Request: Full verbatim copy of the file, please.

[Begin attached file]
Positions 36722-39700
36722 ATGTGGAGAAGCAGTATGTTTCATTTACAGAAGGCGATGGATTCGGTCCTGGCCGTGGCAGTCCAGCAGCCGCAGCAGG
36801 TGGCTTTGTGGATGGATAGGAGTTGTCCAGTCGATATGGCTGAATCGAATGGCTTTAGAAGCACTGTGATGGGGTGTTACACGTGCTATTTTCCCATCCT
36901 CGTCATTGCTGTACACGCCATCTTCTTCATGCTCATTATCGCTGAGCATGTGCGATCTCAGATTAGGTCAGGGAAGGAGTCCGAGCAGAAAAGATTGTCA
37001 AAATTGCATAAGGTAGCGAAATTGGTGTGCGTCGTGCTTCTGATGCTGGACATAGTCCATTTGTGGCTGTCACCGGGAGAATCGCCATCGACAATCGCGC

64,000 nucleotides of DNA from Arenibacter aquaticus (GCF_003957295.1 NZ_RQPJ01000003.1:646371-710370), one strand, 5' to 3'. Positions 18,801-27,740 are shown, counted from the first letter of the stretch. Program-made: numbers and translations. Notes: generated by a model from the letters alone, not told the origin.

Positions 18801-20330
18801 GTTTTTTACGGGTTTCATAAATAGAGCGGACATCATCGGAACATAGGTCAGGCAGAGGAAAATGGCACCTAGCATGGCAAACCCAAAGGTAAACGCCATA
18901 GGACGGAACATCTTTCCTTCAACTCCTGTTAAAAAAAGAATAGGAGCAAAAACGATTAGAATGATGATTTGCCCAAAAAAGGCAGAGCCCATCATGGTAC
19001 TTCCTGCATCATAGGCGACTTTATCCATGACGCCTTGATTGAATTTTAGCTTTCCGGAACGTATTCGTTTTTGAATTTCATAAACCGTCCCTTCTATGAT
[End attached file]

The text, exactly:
Positions 36722-39700
36722 ATGTGGAGAAGCAGTATGTTTCATTTACAGAAGGCGATGGATTCGGTCCTGGCCGTGGCAGTCCAGCAGCCGCAGCAGG
36801 TGGCTTTGTGGATGGATAGGAGTTGTCCAGTCGATATGGCTGAATCGAATGGCTTTAGAAGCACTGTGATGGGGTGTTACACGTGCTATTTTCCCATCCT
36901 CGTCATTGCTGTACACGCCATCTTCTTCATGCTCATTATCGCTGAGCATGTGCGATCTCAGATTAGGTCAGGGAAGGAGTCCGAGCAGAAAAGATTGTCA
37001 AAATTGCATAAGGTAGCGAAATTGGTGTGCGTCGTGCTTCTGATGCTGGACATAGTCCATTTGTGGCTGTCACCGGGAGAATCGCCATCGACAATCGCGC

64,000 nucleotides of DNA from Arenibacter aquaticus (GCF_003957295.1 NZ_RQPJ01000003.1:646371-710370), one strand, 5' to 3'. Positions 18,801-27,740 are shown, counted from the first letter of the stretch. Program-made: numbers and translations. Notes: generated by a model from the letters alone, not told the origin.

Positions 18801-20330
18801 GTTTTTTACGGGTTTCATAAATAGAGCGGACATCATCGGAACATAGGTCAGGCAGAGGAAAATGGCACCTAGCATGGCAAACCCAAAGGTAAACGCCATA
18901 GGACGGAACATCTTTCCTTCAACTCCTGTTAAAAAAAGAATAGGAGCAAAAACGATTAGAATGATGATTTGCCCAAAAAAGGCAGAGCCCATCATGGTAC
19001 TTCCTGCATCATAGGCGACTTTATCCATGACGCCTTGATTGAATTTTAGCTTTCCGGAACGTATTCGTTTTTGAATTTCATAAACCGTCCCTTCTATGAT